Hot Water Circulation

Whole-house hot-water circulation systems use a pump to move cooled water in the hot-water supply line back to the water heater. Closed-loop systems have dedicated return lines.

There are also some open-loop systems with special manifolds that allow the cold-water supply to be used as the return line. The pumps shown here are equipped with timers that limit operation to specified periods of demand.

On-demand hot-water kits are small enough to fit in a bathroom vanity cabinet.

This kit includes a wireless switch for mounting on the counter and a remote receiver for installation in the cabinet. When retrofitted to existing plumbing, the pump is located at the fixture farthest from the hot-water heater.

A pair of tees installed behind the angle stops create an open loop between the hot- and cold-water lines. When the pump is activated, the slug of cool water in the hot line is pushed back to the water heater via the cold-water line. The pump runs only a few seconds, until a sensor detects a rise in the temperature in the hot line.

When possible, the author prefers to install the on-demand circulating pump at the water heater in a closed-loop configuration. The pump can be activated by any number of manual switches or motion detectors located near fixtures on the hot-water line.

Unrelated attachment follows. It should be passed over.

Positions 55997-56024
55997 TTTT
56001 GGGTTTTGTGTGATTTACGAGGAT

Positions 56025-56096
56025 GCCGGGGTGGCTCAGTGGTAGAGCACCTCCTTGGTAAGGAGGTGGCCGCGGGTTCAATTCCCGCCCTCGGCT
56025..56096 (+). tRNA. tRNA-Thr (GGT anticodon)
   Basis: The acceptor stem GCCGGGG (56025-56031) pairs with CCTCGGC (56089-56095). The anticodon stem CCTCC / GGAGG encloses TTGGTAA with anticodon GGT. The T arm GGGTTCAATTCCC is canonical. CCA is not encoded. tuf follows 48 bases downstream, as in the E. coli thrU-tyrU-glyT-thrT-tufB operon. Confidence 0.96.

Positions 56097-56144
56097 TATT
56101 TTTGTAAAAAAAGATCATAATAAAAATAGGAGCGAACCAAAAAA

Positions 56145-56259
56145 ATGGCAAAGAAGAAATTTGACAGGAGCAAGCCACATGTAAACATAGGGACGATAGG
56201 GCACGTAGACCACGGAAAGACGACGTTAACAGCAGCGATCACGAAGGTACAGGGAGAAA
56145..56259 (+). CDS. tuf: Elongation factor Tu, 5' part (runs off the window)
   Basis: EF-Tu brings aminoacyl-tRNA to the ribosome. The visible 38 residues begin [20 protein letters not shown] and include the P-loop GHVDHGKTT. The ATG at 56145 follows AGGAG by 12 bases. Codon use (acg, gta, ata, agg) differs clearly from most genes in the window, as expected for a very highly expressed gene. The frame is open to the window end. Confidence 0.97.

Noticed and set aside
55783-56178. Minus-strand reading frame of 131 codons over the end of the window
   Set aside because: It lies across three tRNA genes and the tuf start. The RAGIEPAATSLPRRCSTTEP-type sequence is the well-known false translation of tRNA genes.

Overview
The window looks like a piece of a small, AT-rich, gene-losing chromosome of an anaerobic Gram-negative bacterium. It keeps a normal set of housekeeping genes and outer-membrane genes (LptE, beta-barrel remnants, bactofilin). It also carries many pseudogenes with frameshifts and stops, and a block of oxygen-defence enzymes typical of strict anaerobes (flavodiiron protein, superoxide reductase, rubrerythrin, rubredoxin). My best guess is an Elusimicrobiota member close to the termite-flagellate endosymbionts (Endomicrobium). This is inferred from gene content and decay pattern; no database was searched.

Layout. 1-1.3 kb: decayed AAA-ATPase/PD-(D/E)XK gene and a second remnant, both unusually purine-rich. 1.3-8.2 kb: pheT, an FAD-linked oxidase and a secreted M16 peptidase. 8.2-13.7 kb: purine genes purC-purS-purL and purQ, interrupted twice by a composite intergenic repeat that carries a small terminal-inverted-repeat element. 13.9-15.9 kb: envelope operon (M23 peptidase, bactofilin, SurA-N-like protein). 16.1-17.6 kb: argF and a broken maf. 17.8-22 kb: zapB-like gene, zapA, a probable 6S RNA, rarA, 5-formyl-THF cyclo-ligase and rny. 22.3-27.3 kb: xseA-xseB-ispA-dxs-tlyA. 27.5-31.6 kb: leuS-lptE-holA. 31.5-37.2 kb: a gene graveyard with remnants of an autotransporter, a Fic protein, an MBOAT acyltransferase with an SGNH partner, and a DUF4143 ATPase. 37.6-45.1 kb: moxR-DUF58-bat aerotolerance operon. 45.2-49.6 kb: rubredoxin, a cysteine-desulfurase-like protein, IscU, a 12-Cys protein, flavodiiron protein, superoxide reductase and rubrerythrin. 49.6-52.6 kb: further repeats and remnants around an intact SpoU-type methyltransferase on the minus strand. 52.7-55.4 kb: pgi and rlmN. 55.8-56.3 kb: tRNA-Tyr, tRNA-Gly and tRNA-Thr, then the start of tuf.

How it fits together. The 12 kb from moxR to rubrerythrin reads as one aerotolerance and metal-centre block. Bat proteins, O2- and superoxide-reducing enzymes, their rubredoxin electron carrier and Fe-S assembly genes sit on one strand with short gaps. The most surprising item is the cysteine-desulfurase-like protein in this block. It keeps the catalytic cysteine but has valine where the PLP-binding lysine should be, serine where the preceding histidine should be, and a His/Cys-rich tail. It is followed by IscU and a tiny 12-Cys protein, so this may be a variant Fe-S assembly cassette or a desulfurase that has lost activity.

Pump controllers include simple wireless switches, like this one installed on a vanity top.

A hard-wired push-button switch is installed next to a kitchen sink.

This wireless motion-detector switch is attached to a bathroom backsplash.

Unlike traditional whole-house circulation systems, on-demand pumps can be used with tankless water heaters without voiding the manufacturer's warranty. The author uses a 3/4-inch hot-water return line and increases the pump size to make sure there is enough flow to activate the burner and to account for friction losses within the heater itself.

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